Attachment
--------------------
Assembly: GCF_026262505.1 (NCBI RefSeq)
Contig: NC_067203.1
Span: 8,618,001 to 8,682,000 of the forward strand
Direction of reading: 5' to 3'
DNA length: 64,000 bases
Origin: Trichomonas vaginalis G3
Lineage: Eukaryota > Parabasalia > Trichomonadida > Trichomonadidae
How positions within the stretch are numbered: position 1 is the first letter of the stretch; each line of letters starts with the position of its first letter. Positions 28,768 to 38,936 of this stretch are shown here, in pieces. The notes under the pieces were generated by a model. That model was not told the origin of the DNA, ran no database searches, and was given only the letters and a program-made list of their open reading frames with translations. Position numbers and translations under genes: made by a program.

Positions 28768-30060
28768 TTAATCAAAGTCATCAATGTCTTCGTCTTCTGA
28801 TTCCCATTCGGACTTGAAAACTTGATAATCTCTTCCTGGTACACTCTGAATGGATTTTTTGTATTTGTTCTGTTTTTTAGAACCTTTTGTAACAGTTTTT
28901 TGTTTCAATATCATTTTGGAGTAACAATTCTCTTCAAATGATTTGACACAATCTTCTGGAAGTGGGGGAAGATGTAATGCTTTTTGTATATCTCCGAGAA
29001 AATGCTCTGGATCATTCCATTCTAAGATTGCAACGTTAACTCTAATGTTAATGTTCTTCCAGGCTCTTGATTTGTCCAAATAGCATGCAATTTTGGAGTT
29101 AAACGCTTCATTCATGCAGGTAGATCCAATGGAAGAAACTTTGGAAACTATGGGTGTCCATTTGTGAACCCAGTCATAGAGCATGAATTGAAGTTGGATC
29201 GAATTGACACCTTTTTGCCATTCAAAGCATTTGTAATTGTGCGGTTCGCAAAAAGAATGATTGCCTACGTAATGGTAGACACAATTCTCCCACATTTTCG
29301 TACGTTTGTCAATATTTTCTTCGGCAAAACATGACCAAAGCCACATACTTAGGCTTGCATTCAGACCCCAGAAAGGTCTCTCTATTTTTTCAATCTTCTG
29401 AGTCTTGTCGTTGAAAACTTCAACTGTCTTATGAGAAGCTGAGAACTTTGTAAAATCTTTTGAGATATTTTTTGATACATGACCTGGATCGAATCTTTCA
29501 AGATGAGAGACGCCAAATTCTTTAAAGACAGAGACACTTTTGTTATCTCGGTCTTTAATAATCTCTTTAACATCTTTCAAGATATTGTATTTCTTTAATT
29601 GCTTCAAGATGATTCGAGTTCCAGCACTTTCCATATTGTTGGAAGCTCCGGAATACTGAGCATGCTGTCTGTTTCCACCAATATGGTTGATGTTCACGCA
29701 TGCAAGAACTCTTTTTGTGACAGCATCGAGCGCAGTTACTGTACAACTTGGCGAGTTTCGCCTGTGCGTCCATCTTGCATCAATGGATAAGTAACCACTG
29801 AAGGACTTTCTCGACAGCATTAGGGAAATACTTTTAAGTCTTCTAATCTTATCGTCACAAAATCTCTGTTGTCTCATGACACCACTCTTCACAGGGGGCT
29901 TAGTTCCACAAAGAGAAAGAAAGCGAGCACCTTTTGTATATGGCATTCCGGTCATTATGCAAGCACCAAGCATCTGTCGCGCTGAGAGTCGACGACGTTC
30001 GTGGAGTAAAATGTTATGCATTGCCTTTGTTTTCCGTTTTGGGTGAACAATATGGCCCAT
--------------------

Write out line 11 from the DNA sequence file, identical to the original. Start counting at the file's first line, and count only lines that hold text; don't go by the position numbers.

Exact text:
28801 TTCCCATTCGGACTTGAAAACTTGATAATCTCTTCCTGGTACACTCTGAATGGATTTTTTGTATTTGTTCTGTTTTTTAGAACCTTTTGTAACAGTTTTT